University

“We are able to rub them.” Closures on the College of Strasbourg created a chill.

“We are the future of tomorrow, but we can cut them short, it doesn’t matter!” Between the two amphitheatres, Sabrina Hamm scoffs at the University of Strasbourg’s energy-backup plan announced Monday.

Faced with rising energy prices, the University of Strasbourg will close its doors for two more weeks this winter, a decision that worries students (excuse photo).

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The 21-year-old student studying Scandinavian studies at the Esplanade campus is afraid to return to distance learning as he did at the height of the pandemic. “It’s not me in the video, so there’s a risk of putting me at the lowest level,” admits the person who saw the buildings are already cold.

To meet the government’s 10% energy saving ambition and try to rein in the bill on the way to doubling it to 20 million euros, the University of Strasbourg had planned to block thermostats at 19 degrees from the beginning of the academic year. warm season or work on good practices (turn off your computer, light, think about your actions).

Additional holidays

The third week at the beginning of January and the remote strike in February was communicated to 57,000 students in a video posted on YouTube, surprising everyone.

“We need continuity in teaching, especially at our age where it’s important to stay in a school and university setting,” laments third-year English student Pauline Enger.

“Adding days to a long shutdown is one of the most energy-efficient measures,” argues University President Michele Deneken, who is moving to January 9 instead of January 3 as originally planned to justify a 2023 recovery. .

A professor of Catholic theology claims he consulted with heritage engineers before deciding to remove some buildings from heat. In the coming days, a consultation period should also be opened with trade unions to detail the relevant sectors.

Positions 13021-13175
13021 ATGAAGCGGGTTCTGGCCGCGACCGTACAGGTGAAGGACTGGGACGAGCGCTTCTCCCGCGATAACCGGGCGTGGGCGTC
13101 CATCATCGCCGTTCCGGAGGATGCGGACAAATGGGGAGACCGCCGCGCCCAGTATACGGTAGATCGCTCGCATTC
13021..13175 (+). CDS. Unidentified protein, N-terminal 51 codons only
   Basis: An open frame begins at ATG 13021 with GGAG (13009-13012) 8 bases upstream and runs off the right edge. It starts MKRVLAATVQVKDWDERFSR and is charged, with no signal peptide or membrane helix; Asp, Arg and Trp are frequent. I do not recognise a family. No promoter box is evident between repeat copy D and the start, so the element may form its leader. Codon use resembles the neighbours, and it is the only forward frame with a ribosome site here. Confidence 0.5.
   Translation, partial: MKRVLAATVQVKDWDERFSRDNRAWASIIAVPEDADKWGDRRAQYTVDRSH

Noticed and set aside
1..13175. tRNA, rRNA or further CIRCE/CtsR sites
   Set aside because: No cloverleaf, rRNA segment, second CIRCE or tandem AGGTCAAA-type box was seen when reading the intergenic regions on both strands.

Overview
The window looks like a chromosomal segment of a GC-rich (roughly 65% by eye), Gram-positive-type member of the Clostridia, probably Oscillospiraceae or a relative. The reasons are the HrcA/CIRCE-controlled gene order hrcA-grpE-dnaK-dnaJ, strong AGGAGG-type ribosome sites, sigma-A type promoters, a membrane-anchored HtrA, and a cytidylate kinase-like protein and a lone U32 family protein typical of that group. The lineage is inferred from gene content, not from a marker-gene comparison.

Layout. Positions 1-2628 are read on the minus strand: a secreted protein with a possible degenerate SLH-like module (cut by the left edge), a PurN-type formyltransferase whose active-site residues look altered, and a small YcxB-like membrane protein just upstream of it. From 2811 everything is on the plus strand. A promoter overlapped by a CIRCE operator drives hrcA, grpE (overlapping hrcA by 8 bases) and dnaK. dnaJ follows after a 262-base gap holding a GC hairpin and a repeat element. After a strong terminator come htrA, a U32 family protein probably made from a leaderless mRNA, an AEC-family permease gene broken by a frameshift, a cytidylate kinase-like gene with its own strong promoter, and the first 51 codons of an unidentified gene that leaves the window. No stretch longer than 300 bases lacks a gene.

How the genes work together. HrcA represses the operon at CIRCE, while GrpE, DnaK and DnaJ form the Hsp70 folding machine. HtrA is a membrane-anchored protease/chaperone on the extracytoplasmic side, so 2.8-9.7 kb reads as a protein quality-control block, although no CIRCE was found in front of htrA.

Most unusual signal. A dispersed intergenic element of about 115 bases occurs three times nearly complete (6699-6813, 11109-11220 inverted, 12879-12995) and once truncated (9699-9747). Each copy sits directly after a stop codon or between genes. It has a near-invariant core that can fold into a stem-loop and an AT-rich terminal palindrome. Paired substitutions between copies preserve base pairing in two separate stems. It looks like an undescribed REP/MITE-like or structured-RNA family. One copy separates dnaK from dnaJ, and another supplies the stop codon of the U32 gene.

Scavenger hunt

Only one of the 20 libraries at the eight UniStra sites will remain open during the two weeks of closure. Employees may also be required to take mandatory leave.

“We will pay from home using the internet and computers,” says Camila Ferreira, a 30-year-old Brazilian studying linguistics.

Among the 600,000 square meters of buildings that make up the university, some will be spared from scavenging, such as the insectarium, which requires constant temperatures and studies mosquito-borne diseases, or the extremely energy-intensive biology lab.

Inspired by what’s being done across the Rhine, the university’s president thinks aloud about a bold enough calendar for the future: “Why not come back at the end of August and finish later so that the real January is closed? “.

“It’s 40 degrees here in the summer,” replies Pascal Maillard from his unair-conditioned researcher’s office on the fifth floor of the south-facing building.

Public service

The academic secretary of Snesup-FSU, which has a majority in Strasbourg, warns: “an energy-saving plan should not be a budget-saving plan” if it requires a weakening of the economy. A union worker sees the winter closings as a violation of their public service obligation and making decisions on their own.

Faced with an energy wall, Education Minister Sylvie Retailleau on Tuesday pledged support for businesses, saying the sobriety plan should not be implemented at the expense of students, while urging a strong face-off. – facial lessons.

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